December 17, 2009
PHILADELPHIAA diet rich in methionine, an amino acid found in red meats, fish, beans, eggs, garlic, lentils, onions, yogurt and seeds, can possibly increase the risk of developing Alzheimers disease, according to a study by Temple researchers (Curr Alzheimer Res. PMID: 19939226).
Researchers used a seven-month old mouse model of the disease. They fed one group an eight-month diet of regular food and another group a diet high in methionine. The mice were then tested at 15 months of agethe equivalent of a 70-year-old human. They found that mice with the normal diet had normal homocysteine levels, but the mice with the high methionine diet had significantly increased levels of homocysteine. When methionine reaches too high a level, the human body tries to protect itself by transforming it into a particular amino acid called homocysteine. Previous studies have shown high levels of homocysteine increase the chance of developing dementia.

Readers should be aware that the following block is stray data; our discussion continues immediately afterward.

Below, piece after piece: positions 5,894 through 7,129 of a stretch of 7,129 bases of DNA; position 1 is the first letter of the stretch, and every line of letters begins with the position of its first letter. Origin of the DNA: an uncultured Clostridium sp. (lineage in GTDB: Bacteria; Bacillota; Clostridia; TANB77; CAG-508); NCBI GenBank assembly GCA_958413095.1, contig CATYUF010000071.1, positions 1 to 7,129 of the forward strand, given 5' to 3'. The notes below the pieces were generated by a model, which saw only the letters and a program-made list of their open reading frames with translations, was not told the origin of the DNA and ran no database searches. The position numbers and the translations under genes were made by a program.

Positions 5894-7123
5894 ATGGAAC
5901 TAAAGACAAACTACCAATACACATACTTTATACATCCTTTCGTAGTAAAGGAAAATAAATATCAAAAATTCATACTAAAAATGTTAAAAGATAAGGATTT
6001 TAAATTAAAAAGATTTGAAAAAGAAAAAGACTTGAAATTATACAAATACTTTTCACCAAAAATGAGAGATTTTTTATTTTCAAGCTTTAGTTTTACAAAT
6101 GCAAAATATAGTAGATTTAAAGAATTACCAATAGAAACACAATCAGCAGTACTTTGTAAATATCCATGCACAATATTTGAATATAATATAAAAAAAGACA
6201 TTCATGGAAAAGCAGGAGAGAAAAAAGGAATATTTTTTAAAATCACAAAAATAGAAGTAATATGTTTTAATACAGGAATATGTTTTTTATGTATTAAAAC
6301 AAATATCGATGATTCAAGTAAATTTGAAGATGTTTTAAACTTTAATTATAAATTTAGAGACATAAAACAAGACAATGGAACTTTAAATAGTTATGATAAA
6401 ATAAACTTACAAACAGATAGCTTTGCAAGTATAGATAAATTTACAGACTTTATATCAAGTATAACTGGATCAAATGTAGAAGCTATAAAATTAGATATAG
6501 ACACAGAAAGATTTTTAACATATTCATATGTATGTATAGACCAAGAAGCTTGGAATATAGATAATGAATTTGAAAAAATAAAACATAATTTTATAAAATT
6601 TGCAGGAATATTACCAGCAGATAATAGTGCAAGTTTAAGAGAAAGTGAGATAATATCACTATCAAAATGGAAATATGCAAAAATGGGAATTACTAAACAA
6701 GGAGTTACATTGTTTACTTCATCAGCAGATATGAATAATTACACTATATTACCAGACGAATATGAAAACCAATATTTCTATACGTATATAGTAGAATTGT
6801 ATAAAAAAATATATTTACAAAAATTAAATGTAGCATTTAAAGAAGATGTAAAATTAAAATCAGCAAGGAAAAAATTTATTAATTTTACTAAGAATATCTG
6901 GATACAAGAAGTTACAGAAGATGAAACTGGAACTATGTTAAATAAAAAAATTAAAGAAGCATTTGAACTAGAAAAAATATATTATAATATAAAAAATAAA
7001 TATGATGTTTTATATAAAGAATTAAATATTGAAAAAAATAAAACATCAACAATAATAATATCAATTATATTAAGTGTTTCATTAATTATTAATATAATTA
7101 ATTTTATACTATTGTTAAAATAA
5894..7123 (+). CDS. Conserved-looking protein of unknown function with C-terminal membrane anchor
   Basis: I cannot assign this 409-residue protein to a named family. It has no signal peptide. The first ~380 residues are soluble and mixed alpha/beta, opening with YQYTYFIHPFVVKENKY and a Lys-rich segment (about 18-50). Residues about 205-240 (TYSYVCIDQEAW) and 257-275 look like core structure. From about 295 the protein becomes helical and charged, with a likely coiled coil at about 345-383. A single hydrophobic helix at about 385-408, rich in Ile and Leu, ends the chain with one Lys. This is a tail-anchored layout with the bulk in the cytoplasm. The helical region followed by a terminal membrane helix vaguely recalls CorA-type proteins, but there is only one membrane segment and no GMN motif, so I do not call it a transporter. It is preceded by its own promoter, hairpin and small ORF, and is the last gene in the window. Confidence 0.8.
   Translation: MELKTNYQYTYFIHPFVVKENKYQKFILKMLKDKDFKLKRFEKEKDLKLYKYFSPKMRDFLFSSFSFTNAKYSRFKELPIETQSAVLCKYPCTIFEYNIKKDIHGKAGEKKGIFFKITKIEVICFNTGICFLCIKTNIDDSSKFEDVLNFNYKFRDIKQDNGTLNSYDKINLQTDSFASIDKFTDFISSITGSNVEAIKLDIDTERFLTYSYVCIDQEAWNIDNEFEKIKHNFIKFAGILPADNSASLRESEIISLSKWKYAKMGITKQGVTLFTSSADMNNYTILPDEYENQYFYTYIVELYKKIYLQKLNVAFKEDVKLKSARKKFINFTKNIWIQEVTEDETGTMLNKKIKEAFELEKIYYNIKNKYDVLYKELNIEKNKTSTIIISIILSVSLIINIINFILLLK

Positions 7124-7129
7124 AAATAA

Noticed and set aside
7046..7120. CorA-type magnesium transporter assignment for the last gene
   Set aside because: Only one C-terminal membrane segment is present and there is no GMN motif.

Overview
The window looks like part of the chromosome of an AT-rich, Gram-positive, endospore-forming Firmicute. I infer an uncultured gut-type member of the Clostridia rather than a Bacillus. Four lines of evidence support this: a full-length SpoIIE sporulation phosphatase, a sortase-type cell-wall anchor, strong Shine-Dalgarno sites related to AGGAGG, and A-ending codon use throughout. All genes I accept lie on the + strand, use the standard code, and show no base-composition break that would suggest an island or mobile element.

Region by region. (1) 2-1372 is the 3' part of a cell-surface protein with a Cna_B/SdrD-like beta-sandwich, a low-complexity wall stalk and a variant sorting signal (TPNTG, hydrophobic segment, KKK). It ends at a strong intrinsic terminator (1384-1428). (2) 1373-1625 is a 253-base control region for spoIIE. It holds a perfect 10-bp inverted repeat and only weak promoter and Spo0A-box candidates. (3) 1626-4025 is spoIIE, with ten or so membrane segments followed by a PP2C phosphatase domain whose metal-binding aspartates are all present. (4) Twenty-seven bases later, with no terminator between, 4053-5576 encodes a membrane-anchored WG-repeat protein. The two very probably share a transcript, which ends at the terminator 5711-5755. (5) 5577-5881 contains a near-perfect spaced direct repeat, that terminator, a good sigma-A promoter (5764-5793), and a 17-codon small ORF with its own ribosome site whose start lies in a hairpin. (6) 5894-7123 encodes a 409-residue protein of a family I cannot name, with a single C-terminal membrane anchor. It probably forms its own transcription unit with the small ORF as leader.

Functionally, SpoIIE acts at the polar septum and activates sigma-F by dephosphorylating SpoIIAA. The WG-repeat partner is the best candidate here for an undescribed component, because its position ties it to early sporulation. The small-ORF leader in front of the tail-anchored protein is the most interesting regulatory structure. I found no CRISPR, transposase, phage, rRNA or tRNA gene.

The group with the high methionine diet also had up to 40-percent more amyloid plaque in their brains, which is a measurement of how much Alzheimer s disease has developed. The researchers also found the capacity to learn a new task diminished in the group with the diet high in methionine.
The study was funded by grants from the National Institute of Health and the Alzheimers Association, in addition to support from Pennsylvania Commonwealth through the Fox Chase Cancer Center.
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